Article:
C. The Number and the Arrangement of the Pillars


According to the simple understanding, each of the "twelve pillars" represents a different tribe. According to this explanation, the Ibn Ezra writes in his short commentary (Shemot 24:4): "According to their number, as with the altar of Eliyahu." The Ibn Ezra refers us to Eliyahu's confrontation with the prophets of the Ba'al in the days of Achav and his rebuilding of the broken altar. It says in the book of I Melakhim (18:31): "And Eliyahu took twelve stones, according to the number of the tribes of the sons of Yaakov, to whom the word of the Lord came, saying, ‘Yisrael shall be your name.’" The Radak explains (ad loc.): "So that the virtue of the tribes should help in this matter and God should answer his prayer; or to show them that the twelve tribes of the sons of Yaakov must cleave and be connected to God and offer sacrifices at one altar."
There are clear differences between the two cases: Here we are dealing with pillars, whereas in the context of Eliyahu, we are dealing with twelve stones that comprised a single altar. Nevertheless, it would seem that in both cases, the intention was to give practical expression to the direct connection of the tribes to the event at hand, whether the making of the covenant in the wake of the giving of the Torah or the full participation in the service of God, as opposed to the service of the prophets of the Ba'al.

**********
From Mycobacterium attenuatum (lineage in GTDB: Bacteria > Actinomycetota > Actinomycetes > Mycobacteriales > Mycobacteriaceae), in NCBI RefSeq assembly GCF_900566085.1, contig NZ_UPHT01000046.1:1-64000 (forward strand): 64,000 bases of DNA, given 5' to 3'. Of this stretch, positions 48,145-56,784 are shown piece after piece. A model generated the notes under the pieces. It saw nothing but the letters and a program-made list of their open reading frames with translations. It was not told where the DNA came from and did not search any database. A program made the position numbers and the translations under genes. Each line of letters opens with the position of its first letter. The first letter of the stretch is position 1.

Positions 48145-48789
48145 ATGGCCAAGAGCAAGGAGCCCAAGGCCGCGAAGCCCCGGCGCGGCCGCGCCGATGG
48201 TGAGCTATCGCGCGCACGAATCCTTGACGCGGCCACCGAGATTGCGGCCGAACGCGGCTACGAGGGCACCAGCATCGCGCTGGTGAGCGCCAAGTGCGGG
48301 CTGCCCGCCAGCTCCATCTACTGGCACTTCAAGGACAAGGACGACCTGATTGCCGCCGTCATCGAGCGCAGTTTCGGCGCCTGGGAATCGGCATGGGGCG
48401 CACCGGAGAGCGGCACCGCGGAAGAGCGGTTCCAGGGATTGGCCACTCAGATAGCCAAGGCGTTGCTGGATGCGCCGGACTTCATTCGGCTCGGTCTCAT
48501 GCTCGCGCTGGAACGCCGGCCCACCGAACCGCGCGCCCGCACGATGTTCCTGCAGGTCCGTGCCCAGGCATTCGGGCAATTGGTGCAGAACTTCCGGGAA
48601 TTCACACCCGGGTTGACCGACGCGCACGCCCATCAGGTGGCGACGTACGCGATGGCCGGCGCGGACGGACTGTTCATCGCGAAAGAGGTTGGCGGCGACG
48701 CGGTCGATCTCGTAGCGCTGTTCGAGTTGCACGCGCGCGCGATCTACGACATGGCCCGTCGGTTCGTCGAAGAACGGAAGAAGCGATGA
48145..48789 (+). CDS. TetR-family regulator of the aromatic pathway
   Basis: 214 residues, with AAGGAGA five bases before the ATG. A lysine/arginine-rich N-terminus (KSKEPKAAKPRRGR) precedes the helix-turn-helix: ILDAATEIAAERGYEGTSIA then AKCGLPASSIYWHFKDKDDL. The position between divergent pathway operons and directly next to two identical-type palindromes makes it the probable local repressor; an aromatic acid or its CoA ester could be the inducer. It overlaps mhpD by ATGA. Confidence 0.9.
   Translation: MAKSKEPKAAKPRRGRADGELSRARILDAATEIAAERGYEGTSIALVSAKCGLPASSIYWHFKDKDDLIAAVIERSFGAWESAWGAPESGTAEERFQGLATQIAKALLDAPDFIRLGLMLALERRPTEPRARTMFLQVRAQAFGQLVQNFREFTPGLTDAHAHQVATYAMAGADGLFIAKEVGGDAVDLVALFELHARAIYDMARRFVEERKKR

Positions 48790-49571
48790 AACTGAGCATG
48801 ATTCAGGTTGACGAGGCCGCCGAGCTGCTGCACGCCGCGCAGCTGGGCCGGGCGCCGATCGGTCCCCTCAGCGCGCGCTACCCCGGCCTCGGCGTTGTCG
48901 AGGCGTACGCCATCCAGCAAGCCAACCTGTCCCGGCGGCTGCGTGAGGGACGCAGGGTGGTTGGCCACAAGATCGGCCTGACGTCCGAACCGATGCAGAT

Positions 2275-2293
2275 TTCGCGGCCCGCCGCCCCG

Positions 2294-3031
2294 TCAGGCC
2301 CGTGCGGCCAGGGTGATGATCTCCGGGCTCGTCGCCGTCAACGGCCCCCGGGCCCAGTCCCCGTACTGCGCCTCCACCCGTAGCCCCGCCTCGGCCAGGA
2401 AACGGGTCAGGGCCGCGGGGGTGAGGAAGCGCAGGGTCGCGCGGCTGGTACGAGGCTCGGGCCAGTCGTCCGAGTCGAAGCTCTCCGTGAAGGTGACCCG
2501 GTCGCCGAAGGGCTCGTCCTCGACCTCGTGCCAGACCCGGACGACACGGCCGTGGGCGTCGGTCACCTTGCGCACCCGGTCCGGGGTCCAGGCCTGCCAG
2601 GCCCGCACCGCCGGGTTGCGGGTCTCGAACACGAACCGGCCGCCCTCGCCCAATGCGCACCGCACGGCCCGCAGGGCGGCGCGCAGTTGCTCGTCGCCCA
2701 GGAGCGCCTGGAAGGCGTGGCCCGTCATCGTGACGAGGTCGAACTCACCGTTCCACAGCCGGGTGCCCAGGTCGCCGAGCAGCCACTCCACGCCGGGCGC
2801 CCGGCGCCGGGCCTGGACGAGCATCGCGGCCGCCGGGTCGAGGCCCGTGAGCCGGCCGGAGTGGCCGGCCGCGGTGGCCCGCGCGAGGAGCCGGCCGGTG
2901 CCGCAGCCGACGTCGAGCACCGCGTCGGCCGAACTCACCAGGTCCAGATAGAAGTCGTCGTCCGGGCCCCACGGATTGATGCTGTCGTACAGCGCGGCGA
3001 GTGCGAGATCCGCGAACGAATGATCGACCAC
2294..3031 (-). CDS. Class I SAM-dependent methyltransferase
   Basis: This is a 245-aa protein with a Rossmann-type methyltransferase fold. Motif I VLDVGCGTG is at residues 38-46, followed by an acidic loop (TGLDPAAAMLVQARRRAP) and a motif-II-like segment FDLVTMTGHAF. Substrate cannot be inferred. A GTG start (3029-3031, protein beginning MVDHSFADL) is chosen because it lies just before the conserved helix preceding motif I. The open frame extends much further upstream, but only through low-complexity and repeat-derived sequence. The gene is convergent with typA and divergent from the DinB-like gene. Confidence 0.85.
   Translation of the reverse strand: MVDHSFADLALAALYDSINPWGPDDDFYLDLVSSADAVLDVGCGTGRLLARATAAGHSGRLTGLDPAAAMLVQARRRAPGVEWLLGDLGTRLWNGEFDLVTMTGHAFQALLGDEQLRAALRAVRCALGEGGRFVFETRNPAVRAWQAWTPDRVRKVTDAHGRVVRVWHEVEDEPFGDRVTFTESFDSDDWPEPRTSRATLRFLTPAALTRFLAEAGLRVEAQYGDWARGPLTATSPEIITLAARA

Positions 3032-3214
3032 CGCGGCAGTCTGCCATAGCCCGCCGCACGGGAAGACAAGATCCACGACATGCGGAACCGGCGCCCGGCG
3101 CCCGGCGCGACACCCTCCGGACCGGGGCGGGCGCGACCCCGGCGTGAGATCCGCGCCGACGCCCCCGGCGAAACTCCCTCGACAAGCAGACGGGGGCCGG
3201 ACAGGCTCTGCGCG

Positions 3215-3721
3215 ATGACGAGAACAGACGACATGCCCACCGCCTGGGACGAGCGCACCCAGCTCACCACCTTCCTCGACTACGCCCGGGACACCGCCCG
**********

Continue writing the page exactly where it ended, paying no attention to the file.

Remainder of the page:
The Mekhilta on Parashat Yitro says as follows:
What did Moshe do on the fifth day? He rose up early in the morning and built an altar under the mountain, as it is stated: "And he rose up early in the morning and built an altar under the mountain." He [then] erected twelve pillars for the twelve tribes of Israel; these are the words of R. Yehuda. And the Sages say: Twelve pillars for each and every tribe. (Massekhta De-Bachodesh 3)
The Tannaim disagree here whether in total there were twelve pillars, one pillar for each tribe, or whether there were a hundred and forty-four pillars, twelve pillars for each of the tribes.
R. Kasher explains the disagreement between the Sages and R. Yehuda (as did the commentators to the Mekhilta) based on a dispute between R. Yehuda and R. Nechemia in the gemara (Sanhedrin 43b) regarding whether God punished all of Israel for open transgressions before the crossing of the Jordan.[2]  He cites the Sefer Chassidim: